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Halfmoon Bay Spells Trouble for Sign Makers

SECHELT, BC — MARCH 15, 2007 — Local real estate agent Gary Little has written the following article relating to the recent spate of typographical errors on street signs in the Halfmoon Bay area.

Writing the Wrongs
One of the offending signs on
Redrooffs Road. California Dreamin'?
I read with interest P. Albert's letter in the March 8 issue of The Local complaining about the typographical errors on highway signs which have recently appeared in the Halfmoon Bay area — the new Half Moon Bay Fire Prevention District / 9-1-1 signs and one of the older Sargent Bay Provincial Park directional signs on Highway 101. There is no excuse for the Half Moon Bay signs with the conspicuous and erroneous space between Half and Moon. The Sargent Bay sign appeared unexpectedly when the metal plate bearing the correct name (Sargeant Bay) fell off to reveal the incorrect name on the original sign erected in 1990 for the opening of the provincial park.

In light of the controversy, I thought it would be interesting to look into the history behind three names in the Halfmoon Bay area which have challenged spellers for the past century: Halfmoon Bay itself, Sargeant Bay, and Redrooffs.

Halfmoon Bay
Although European explorers had sailed the ocean waters of the Halfmoon Bay area as early as 1791, and the area was charted in reasonable detail by Capt. George Richards in 1860, the bay was not officially named until 1910. In that year the Royal Navy conducted a meticulous marine survey of Welcome Pass and the bay was christened Half-Moon Bay. (See www. garylittle.ca/pr-20060629.html for a discussion of the chart created by the surveying crew.) The first commercial chart on which this hyphenated name appeared was Admiralty Chart 2078 of 1912.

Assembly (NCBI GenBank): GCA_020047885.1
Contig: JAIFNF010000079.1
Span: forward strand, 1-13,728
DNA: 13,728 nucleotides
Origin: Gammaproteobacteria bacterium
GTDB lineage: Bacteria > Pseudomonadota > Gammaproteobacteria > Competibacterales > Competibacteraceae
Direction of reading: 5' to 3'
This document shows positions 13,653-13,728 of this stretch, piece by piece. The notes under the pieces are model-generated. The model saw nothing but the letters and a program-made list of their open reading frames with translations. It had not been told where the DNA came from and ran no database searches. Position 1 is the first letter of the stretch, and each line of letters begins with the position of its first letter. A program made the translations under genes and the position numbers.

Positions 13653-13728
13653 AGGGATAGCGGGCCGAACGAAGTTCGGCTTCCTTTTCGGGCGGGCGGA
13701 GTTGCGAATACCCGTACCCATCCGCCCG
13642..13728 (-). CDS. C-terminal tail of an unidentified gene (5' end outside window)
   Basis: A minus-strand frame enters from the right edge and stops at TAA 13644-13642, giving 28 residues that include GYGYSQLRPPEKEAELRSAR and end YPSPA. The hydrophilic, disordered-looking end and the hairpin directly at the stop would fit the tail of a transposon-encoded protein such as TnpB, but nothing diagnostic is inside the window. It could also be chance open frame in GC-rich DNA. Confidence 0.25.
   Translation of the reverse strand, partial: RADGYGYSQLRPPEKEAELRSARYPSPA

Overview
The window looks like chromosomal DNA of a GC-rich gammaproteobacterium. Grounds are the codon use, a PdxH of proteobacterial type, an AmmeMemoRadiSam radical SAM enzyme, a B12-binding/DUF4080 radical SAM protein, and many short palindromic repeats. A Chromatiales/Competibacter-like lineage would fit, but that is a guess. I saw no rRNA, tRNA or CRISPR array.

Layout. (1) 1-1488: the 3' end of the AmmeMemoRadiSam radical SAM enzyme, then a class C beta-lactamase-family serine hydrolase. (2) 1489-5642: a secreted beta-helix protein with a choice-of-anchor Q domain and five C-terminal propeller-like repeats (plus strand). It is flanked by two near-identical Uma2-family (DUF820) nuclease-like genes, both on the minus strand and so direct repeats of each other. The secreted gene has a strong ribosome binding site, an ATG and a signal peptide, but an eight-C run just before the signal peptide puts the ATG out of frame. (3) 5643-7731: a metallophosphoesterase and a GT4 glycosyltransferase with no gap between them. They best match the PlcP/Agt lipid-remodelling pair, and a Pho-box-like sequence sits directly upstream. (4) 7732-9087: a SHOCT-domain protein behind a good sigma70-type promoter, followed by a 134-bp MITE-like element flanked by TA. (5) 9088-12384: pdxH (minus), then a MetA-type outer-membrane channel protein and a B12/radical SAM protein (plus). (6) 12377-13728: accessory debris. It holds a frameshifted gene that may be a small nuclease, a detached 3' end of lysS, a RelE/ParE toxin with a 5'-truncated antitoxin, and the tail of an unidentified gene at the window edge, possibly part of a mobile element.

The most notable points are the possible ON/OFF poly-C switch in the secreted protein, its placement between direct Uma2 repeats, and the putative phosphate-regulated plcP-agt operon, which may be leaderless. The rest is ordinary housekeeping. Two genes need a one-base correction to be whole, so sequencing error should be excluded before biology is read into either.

Detail from Admiralty Chart 2078 of 1912. This was the first commercially-available chart to name Halfmoon Bay — the name used was Half-Moon Bay.
1938 Halfmoon Bay postmark.

The hyphen never did seem to catch on. The name Half Moon Bay was in more common use in the first quarter of the 20th century even after the Welcome Pass post office had changed its name to Halfmoon Bay on January 1, 1915. Local author Andrew Scott, also a prominent postal historian, has rare examples of early strikes of the Halfmoon Bay postmark which confirm the use of this variant of the name which, of course, is the one we still use today.

By the 1930s, the name Halfmoon Bay had become firmly established and use of Half Moon Bay had faded. In fact, Half Moon Bay never appears to have been used on any map or chart.

Halfmoon Bay's twin: Half Moon Bay, California is located on the west coast of North America, near Highway 101, and within 30 miles of a world-famous city.

Today, if someone tells you that they live in Half Moon Bay on the coast west of Highway 101 and close to a world-famous city, they don't live on the Sunshine Coast. Rather, they live in California, 25 miles south of San Francisco. (See www.halfmoonbayreview.com.) I say this with authority since I lived near Half Moon Bay for 18 years before moving to Halfmoon Bay in 2005. Are you still with me?

Sargeant Bay
There is little doubt that the fellow who first pre-empted the land at the head of present-day Sargeant Bay in 1887 and received his Crown grant in 1892 was named Frederick Sargent (not Sargeant). The primary piece of evidence is the Crown grant itself in which his name is handwritten very clearly. In addition, all the early B.C. directories refer to him as Sargent.
Extract from the 1892 Crown Grant of the land at the head of Sargeant Bay. The grantee was Frederick Sargent (not Sargeant).